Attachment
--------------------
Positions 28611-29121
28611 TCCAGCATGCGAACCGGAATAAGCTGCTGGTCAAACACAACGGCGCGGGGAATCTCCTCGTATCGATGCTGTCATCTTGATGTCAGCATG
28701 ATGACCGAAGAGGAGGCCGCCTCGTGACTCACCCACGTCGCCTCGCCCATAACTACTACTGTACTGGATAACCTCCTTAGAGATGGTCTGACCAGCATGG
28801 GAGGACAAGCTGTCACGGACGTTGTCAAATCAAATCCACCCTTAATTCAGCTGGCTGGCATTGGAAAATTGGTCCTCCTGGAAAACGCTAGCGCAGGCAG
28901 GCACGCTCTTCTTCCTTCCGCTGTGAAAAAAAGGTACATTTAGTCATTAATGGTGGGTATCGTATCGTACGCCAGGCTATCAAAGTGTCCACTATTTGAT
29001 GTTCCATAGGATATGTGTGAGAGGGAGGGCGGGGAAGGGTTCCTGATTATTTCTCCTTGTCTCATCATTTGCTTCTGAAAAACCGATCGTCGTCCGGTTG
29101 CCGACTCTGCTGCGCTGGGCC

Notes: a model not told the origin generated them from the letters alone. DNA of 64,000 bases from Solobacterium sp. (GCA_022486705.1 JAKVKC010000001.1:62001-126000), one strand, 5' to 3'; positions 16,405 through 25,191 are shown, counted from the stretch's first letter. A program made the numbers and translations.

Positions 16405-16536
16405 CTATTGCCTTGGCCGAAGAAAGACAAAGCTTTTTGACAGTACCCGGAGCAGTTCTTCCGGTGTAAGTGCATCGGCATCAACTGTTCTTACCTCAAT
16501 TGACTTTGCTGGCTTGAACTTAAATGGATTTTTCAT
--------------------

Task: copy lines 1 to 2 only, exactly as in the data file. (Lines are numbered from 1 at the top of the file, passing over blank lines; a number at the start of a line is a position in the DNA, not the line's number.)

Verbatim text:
Positions 28611-29121
28611 TCCAGCATGCGAACCGGAATAAGCTGCTGGTCAAACACAACGGCGCGGGGAATCTCCTCGTATCGATGCTGTCATCTTGATGTCAGCATG